I started out modifying outboards for my hydroplanes as a youth, maybe starting out when I was 12, then moved onto muscle car engines, then motorcycle engines, which were the most challenging since they already come in a high state of tune.
When I recently rebuilt my 4108 it was like turning on the wayback machine, they are pretty straight forward mechanical engines, but have lots of parts because they are totally mechanical motors.
Tips for a happy and successful rebuild
- As you remove parts take pictures.
- Label and bag all the parts, assess the condition of those parts as you do this, some will be reusable, some not.
- Take more pictures.
- If you have not taken apart this particular type of engine before, take notes to accompany your pictures.
- Buy a shop manual, the Perkins manual is an excellent manual, yes it's a bt wordy in parts but very thorough.
- Have a MAP gas torch handy, MAP gas torches provide a hotter flame than a propane
torch. Some bolts which have been in the motor for decades don't want to leave that casting. Heating
the casting boss into which the bolt is secured will allow the bolt to come out easily without stripping the bolt or the hole it came out of. This avoids a lot of costly rework later.
- If your going to do a total rebuild
buy quality parts, these are sleeved engines, in other words, you don't bore the existing cylinders, you buy a kit with new sleeves and pistons, bearing, seals
, valves, valve guides, etc.
- find a quality machine shop which is familiar with these motors, an average machine shop only knows chevy small blocks and popular motors. The shop I used is a one man shop who took extreme care to properly machine the engine. even though the motor gets re-sleeved, the new sleeves need to be final honed to match the pistons. In my case the machinist matched the individual cylinders to the individual pistons to get the tolerances just right.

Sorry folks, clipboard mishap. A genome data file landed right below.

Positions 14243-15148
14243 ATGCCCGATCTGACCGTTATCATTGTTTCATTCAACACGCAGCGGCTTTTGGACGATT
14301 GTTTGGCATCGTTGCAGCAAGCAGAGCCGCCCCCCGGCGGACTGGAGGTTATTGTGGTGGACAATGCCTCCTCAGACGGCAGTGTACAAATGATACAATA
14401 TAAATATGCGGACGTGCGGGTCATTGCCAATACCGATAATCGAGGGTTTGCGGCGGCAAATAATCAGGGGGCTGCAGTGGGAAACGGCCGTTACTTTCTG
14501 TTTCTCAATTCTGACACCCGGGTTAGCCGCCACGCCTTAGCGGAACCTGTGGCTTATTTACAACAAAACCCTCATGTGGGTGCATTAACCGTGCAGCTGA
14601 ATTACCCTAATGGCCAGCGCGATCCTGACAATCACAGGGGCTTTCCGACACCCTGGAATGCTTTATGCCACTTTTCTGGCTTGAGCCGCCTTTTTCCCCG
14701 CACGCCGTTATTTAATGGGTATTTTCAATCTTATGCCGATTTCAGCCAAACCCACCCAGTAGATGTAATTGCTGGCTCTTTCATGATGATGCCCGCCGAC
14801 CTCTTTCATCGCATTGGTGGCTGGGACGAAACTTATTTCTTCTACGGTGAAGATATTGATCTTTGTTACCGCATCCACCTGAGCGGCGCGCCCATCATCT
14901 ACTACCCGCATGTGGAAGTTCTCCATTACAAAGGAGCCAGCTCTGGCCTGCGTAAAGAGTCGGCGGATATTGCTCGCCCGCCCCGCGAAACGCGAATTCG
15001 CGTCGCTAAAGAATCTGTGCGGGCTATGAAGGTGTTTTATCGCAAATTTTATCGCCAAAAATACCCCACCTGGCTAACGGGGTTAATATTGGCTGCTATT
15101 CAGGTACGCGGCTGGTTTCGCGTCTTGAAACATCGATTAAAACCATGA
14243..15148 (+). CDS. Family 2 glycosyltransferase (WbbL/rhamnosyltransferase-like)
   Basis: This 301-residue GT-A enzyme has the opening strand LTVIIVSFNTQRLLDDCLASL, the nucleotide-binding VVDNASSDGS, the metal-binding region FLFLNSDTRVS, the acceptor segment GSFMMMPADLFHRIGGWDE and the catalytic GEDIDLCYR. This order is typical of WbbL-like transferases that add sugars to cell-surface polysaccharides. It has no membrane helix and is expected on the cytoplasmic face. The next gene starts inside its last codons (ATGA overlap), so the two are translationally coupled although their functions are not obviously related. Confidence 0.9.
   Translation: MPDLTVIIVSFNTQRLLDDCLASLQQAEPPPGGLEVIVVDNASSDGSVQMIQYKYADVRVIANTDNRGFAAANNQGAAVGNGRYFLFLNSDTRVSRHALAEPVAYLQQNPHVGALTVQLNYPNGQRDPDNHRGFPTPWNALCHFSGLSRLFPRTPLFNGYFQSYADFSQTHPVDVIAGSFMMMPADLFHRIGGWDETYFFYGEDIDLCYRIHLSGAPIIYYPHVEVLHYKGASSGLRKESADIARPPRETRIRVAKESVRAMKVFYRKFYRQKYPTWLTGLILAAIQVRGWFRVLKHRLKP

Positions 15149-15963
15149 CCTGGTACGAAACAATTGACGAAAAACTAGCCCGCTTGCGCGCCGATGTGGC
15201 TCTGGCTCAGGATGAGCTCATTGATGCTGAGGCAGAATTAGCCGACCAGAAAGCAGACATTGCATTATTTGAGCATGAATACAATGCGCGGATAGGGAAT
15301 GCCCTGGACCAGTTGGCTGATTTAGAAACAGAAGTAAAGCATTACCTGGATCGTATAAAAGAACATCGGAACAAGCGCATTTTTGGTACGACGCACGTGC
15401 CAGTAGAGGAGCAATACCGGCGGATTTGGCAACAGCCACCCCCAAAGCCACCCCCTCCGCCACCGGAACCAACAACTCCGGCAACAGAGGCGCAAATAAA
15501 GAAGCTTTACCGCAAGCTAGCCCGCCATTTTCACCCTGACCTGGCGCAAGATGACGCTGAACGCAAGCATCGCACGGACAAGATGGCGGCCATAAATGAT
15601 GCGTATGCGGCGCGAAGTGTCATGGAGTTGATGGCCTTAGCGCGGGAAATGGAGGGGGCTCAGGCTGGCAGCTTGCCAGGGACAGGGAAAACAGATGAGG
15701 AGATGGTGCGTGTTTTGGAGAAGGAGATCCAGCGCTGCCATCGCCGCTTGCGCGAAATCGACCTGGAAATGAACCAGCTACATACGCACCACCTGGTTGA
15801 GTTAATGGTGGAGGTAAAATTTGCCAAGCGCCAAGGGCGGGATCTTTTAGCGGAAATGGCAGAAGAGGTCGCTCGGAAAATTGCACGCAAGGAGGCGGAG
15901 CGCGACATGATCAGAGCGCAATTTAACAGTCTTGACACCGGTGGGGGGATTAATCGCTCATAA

- Take your time, patience will pay off.
- Have the injector pump
rebuilt by a reputable service
- Measure, measure, measure. when your bock and parts come back fromt he machine shop, don't assume it's all correct, measure all the parts for tolerance before assembling, especially the crankshaft to crankshaft bearing tolerances and piston to cylinder tolerances. I've found mistakes
more than once over the years which would have led to catastrophic failure upon first startup.
- Use torque wrench on everything, proper assembly pays off in the end.
- Even though this was the first 4108 I've rebuilt the thorough rebuild process paid off, the motor started and ran flawlessly on the first kick on my test stand. It's now in the boat
and runs nicely, the only thing I had to do was adjust the idle speed, which was off due to the injector pump
rebuild, if the idle is too high it can make starting hard since it tends to flood upon starting.